Alcoa's Keensert inserts and studs, shown here, along with Inconel 718 bolts and standard hexagon nuts, went to Mars on the Curiosity Rover. In spacecraft and aircraft, Keenserts provide high resistance to torque-out and pullout loads.
That's true of course. The question is, given an increase in composite use, whether fasteners will be used in high enough quantities in repair to make up for the lower overall quantities in manufacturing.
Excellent post Ann. I know the longevity of any fastener is dependent upon the application and use. Relative to composite fasteners, do we know how they "stack up" relative to metal fasteners? I have seen no data that tries to correlate life cycles of either type. Great point also about the grounding of composites. I know this must be a huge issue but not talked about too much in the literature.
Glad you liked the article. The whole issue of the grounding of composites used in aircraft has been widely misunderstood, so I thought it was a good idea to include some clear discussion on that issue. Could you clarify your question about comparisons between fasteners for composites and fasteners for metal? What sort of comparisons do you have in mind?
I never thought that lightening strikes on aircraft was so common. I read that it happens 2 times per year on average, per airplane. I have seen electrical discharge responsible for fastener loosening and in some cases, ejecting.
There is a downside to composite pieces, price. Bolting parts together will always be around. I designed a mechanical system that ended up having over 60 bolts.. it was cheaper than with none, that was for sure.
The lightning strike issue isn't about frequency so much as it is about catastrophic results. If you've only got a (for example) 1% chance of something happening, but that something has catastrophic results--people dying, lawsuits--then that's something you've got to protect against, or at least not encourage, in your materials and assembly process selection.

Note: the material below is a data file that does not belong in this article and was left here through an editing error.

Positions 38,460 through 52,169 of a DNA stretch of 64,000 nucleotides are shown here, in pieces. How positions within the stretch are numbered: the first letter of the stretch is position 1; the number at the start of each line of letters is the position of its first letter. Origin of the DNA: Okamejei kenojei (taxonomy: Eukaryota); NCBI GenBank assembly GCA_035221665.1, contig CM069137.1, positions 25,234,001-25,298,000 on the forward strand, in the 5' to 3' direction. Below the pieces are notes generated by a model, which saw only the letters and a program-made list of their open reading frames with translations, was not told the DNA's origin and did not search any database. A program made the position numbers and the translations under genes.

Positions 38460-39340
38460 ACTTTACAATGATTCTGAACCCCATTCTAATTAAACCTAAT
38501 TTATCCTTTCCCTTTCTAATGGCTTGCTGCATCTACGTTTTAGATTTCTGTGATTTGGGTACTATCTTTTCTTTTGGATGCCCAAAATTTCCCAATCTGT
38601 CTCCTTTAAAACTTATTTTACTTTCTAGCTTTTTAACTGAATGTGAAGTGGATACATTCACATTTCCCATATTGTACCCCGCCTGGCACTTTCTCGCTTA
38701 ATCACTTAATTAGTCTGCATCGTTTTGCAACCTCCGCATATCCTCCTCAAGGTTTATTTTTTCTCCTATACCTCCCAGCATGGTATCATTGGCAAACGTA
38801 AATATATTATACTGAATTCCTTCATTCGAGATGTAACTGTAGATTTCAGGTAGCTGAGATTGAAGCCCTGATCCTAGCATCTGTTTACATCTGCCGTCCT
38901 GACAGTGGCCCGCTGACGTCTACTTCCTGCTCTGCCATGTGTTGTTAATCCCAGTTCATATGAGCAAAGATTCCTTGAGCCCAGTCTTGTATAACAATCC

Instead of sifting through huge amounts of technical data looking for answers to assembly problems, engineers can now benefit from 3M's new initiative -- 3M Assembly Solutions. The company has organized its wealth of adhesive and tape solutions into six typical application areas, making it easier to find the best products to solve their real-world assembly and bonding problems.
Many of the materials in this slideshow are resins or elastomers, plus reinforced materials, styrenics, and PLA masterbatches. Applications range from automotive and aerospace to industrial, consumer electronics and wearables, consumer goods, medical and healthcare, as well as sporting goods, and materials for protecting food and beverages.
Engineers trying to keep track of the ever-ballooning number of materials and machines for additive manufacturing and 3D printing now have some relief: a free searchable database with more than 350 machines and 450 different materials.
At JEC Europe Dow Automotive introduced a new ultra-fast, under-60-second molding cycle time for its commercial-grade VORAFORCE 5300 epoxy resin matrix for carbon composites. It's aimed at high-volume automotive manufacturing.
Focus on Fundamentals consists of 45-minute on-line classes that cover a host of technologies. You learn without leaving the comfort of your desk. All classes are taught by subject-matter experts and all are archived. So if you can't attend live, attend at your convenience.